A girl and her cat take on the world with nothing more than a cup of tea and a good book and enough dreams to fill the universe.
Time to delve into the world of the Hunger Games, where you can starve to death if the others don’t kill you first. Not quite as safe as District Twelve, but what can you do?
Personally, I am much more of a fantasy girl than a dystopia girl. There’s something about princesses and dragons that I find infinitely appealing. This being said, the Hunger Games kept me interested. It kind of melded the two together for me. A world where you could be dressed up and become beautiful only to serve a more sinister purpose. I am very comfortable in this world. The idea that a government is showy about its corruptness instead of keeping it hidden is one that fascinates me. I wonder about how far governments would actually go to maintain peace and their own rule. Looking back through history, I see the Hunger Games as a potential that is not that far away. (Just look at the Holocaust.) Fear makes us foolish and want to be led, wherever and however, to safety or at least its illusion. The Hunger Games explores this with interesting and predictable results. The predictability here is good though because we don’t want the evil government to win. (Suzanne Collins does a passable job at keeping us in suspense as to what the cost is at defeating the government even through the predictability.) Just think of the repercussions if it did. Scary stuff.
Eventually, we get tired of the evil government and give it the big FU
The love story between Katniss and Peeta does not do it for me though. There is no possible way a girl could be that oblivious to a boy (or two boys for that matter) liking her. She’d have to have no social skills at all and be absolutely horrible at reading people. She might have better luck using facial braille. Not to mention, Katniss is a badass. She doesn’t need Peeta, not really. She doesn’t want to really get tangled up with Peeta and the Games throw them together. I think the whole premise for their love reeks of phony. It just doesn’t ring true for me at all. (SPOILER ALERT FOR ENTIRE SERIES) It’s another story of “love” conquers all, where they end up together and have defeated every bad guy and potential bad guy at the end of the series. It’s too perfect! Katniss’s total loses in this endeavor? Katniss loses Prim. She still ends up with Peeta and with children anyway, scarred as both she and her new hubby are.
I’m sure if Suzanne Collins tried, she could find three other couples.
While I respect people who can just pick up the pieces and move on. Katniss’s sister died. HER SISTER DIED! I would be absolutely devastated if my sister died. I would hunt down the pilot of the ship that killed her and tear his heart out with my bear hands after a long torture session. I would have maggots eat him alive for awhile before I finally put an end to his misery. There is no end to the horrible things I would do to the person that killed my sister. What does Katniss do? Continues with her plan and marries Peeta. If you’re willing to risk your own life for your sister just so she DOESN’T die, you can’t just brush it off when it happens.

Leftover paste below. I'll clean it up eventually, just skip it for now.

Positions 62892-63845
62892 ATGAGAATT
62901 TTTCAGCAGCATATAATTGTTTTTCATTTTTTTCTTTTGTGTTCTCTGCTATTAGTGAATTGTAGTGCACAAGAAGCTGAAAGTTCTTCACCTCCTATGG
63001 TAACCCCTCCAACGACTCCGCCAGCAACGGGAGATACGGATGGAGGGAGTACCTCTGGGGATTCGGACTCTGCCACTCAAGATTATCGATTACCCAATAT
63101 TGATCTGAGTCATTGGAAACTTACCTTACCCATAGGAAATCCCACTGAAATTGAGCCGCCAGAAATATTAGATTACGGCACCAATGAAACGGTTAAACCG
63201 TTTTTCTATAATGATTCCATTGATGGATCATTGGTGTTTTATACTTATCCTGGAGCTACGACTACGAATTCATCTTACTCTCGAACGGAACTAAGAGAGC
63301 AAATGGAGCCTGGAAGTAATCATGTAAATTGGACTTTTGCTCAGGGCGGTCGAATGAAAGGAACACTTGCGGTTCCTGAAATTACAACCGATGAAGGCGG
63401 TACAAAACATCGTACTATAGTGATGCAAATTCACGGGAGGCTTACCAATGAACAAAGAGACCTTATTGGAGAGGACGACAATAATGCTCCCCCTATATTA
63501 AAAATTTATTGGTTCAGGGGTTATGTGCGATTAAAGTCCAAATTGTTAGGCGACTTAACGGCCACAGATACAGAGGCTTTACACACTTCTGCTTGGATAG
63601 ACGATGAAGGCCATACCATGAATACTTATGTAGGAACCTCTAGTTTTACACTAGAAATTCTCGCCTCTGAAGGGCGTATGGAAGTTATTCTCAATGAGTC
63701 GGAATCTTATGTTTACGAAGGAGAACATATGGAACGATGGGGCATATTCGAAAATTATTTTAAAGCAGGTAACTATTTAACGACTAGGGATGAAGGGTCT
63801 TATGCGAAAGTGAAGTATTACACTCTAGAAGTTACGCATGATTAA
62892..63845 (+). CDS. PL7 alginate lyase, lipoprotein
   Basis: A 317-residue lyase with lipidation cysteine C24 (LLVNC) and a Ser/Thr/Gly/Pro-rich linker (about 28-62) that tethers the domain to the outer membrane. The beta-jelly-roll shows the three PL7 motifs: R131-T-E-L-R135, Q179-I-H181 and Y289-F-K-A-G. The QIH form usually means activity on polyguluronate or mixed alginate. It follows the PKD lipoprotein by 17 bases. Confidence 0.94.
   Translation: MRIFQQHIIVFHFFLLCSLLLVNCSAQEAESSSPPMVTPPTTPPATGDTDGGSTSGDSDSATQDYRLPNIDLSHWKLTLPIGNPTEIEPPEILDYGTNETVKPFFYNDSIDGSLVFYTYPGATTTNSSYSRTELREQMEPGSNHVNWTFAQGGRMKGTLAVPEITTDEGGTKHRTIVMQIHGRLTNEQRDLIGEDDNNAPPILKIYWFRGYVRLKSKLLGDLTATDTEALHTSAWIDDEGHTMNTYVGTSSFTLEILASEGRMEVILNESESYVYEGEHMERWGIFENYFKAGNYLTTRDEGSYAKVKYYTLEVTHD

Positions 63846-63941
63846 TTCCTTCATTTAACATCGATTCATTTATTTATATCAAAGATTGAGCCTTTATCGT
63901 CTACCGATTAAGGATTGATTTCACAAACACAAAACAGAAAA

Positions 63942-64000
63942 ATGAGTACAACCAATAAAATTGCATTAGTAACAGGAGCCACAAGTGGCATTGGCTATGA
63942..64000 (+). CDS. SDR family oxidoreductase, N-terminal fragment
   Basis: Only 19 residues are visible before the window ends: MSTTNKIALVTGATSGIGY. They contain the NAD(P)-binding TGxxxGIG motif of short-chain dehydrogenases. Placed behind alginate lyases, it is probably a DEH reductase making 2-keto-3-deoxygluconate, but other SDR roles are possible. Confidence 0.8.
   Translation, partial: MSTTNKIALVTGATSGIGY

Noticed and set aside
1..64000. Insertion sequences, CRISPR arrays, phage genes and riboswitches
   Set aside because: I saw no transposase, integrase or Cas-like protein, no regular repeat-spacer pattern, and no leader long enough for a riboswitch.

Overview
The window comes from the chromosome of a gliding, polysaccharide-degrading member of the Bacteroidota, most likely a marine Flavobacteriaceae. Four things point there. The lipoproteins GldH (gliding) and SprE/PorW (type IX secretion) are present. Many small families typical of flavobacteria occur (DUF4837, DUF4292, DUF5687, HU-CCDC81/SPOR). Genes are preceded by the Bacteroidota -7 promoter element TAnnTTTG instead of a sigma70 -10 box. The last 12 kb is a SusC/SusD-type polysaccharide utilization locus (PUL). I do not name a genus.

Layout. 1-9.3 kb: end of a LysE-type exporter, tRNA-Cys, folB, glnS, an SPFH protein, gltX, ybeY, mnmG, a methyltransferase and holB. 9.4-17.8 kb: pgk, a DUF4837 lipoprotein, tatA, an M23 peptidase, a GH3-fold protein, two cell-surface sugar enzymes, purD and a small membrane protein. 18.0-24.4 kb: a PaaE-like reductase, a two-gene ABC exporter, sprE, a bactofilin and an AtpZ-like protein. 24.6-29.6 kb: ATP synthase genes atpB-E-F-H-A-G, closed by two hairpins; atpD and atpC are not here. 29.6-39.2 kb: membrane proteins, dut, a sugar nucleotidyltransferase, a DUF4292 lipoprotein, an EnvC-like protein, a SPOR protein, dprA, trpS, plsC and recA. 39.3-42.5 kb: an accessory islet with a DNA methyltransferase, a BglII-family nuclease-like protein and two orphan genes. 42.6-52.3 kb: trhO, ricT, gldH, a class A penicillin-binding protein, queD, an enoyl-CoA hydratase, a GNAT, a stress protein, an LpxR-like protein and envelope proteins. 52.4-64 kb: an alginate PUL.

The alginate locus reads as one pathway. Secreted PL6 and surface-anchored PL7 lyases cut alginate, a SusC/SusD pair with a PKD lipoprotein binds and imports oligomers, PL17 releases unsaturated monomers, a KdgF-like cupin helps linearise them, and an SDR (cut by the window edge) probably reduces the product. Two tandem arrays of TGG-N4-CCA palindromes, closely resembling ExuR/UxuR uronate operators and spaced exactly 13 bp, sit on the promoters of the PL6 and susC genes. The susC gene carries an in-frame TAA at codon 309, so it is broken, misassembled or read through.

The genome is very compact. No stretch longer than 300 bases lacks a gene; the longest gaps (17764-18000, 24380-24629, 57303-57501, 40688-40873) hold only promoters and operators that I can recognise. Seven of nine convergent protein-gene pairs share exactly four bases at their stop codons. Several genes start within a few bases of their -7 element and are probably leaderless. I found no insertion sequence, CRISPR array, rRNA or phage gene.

This is what happens when you kill my sister. You have a killer day.
But, we’re here to discuss the first book and not the whole series; sorry I digress. I really wish Suzanne Collins would have fleshed out the other tributes a little bit more. I understand why she didn’t, but I feel like a little bit of character development wouldn’t have been so bad. Death is more meaningful when it’s someone you know. Go look at the obituary page and see if you are really moved by anything you see there. I’d be surprised if you are. Go look at the obit of your grandma or aunt or friend and I can almost guarantee there will be some sort of deeper reaction and feeling of loss. If what the Capital is doing is so awful, the other kids shouldn’t just be killing machines while Katniss, Peeta, and Rue have personalities. They’re all afraid. They’re all just kids. Why do the Careers find great honor in the Games? What are their motivations for staying alive? They have families too. I feel that the Games would have been much more horrific and meaningful if the kids had names and stories, however brief.
A whole bunch of faces. That’s all you are. A bunch of pretty faces.
It is still easy to lose yourself in the book. The Hunger Games is pretty well written and the dialogue is pithy and charged. It’s really hard to find a book with dialogue as meaningful as that in The Hunger Games. I feel like every single word a character says to another has all sorts of punch to it. The last line of dialogue in the entire book. “One more time? For the audience?” Wait to go, Peeta, you have summed up the entire story. It’s amazing.
“I am just so awesome.” – Peeta
I’m sure if you had asked me my opinion of this book when I read it in tenth grade, my opinion would be different. But, hey it’s late and I’ve got books to read, so I will leave it at that and I’ll be back Saturday.
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Brian Marggraf, Author of Dream Brother: A Novel, Independent publishing advocate, New York City dweller
Psychological, thriller, mystery, secrets, betrayal, adoption, romance, poetry, art
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New York City based photographer STEFAN FALKE visits artists who live and work on both sides of the 2000 miles long U.S.- Mexico border to document the vibrant culture of the region for his ongoing project. All photos and texts © Stefan Falke (No use without written permission by the author)